Why I’ll be marching on Saturday

On Saturday I will be  taking time out from my campaign to be North Wales’s first Police & Crime Commissioner to be on the Anti-Austerity march in London.

For the past two years the Tories and Lib Dems have been trying to persuade the British people that austerity is the only solution. But the simple fact is that cutting your way out of a recession won’t work. Cutting the public sector too far and too fast has hit the economy so hard the deficit is actually growing, rather than reducing. It didn’t work in the 1930s or the 1980s. Keynes theorised, and the New Deal in the United States demonstrated, that if you put people to work – even if they were only digging holes and filling them in again – you will get the economy back on track.

Public services are so much more useful than that! Whether it is reassuring the public through visible policing, teaching, caring or looking after our local environment, public servants improve our quality of life. Investing in schools, hospitals, housing and transport infrastructure isn’t wasting money: it is an investment which will be good for the long term. And by making these decisions now, we could really get the economy going again.

In the elections for Police & Crime Commissioners on 15 November, there are candidates who claim not be political. But decisions on whether to cut frontline policing and privatise core services or invest in improving relations between the police and communities are always going to be political. What is wrong is the idea that one person is elected to make these decisions instead of a consensus-based approach. If I am elected, that’s not what I’ll do. I’ll be out and about talking to local people and local police officers in the communities which suffer most from crime and making sure that we are all working together to solve problems.

Of course we need to find ways to cut costs – but I will be looking to see how we can make more use of civilian staff, not privatising services. There is a big difference: a private contractor’s first loyalty is to their shareholders – police civilian staff are public servants and see themselves as such. Using civilian staff makes sense – you employ someone with the specific skills required for a particular role instead of the full range of experience and training that are required by a police officer of a particular rank – which may include less experience of the particular specialism.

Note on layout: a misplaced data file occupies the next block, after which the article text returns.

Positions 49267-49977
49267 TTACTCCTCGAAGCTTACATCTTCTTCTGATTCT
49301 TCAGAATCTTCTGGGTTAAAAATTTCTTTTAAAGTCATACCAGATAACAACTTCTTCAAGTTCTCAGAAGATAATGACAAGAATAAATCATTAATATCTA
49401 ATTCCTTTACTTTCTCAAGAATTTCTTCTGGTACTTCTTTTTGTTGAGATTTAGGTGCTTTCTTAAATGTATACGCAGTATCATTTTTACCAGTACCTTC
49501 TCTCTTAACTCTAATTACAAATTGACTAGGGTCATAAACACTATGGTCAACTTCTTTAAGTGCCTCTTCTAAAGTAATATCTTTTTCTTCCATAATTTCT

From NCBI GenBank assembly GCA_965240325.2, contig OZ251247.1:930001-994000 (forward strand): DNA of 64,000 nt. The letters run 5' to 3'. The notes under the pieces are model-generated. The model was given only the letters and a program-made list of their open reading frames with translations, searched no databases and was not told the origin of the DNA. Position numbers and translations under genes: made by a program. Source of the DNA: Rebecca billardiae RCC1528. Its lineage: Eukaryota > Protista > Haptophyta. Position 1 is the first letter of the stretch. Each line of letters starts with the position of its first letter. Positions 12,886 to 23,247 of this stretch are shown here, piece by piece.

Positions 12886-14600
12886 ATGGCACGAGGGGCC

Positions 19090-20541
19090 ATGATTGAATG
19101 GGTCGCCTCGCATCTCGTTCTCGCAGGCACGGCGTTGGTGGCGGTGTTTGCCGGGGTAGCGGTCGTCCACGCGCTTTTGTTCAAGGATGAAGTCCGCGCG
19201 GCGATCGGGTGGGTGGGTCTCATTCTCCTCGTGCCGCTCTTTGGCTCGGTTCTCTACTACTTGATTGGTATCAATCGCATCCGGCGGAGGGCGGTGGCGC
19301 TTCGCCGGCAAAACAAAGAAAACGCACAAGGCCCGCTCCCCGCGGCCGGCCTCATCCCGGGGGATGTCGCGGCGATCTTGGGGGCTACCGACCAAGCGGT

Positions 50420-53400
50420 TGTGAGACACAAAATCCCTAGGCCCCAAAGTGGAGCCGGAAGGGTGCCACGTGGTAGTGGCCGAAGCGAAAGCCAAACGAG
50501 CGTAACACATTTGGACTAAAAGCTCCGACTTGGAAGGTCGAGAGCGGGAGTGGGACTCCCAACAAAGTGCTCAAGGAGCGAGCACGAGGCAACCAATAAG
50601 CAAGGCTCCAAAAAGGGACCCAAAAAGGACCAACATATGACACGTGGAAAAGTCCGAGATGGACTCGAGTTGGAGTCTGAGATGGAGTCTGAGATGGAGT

I believe that by working with the workforce and with other relevant agencies we can together provide a better service to the public. We can identify those procedures where different agencies or teams create work for each other and thereby remove unnecessary costs. I’m not saying it will be easy – the scale of the cuts means that the service to the public is bound to get worse. But we can work together to minimise the impact and that’s what I want to do.

By marching on Saturday, we will show what we think of this Government and its policies. On 15thNovember we can show them again through the ballot box. But we need to ensure that people are aware of this election and what is at stake. If you are willing to help deliver leaflets or phone voters, email me: info@talmichael.net

What do you think?

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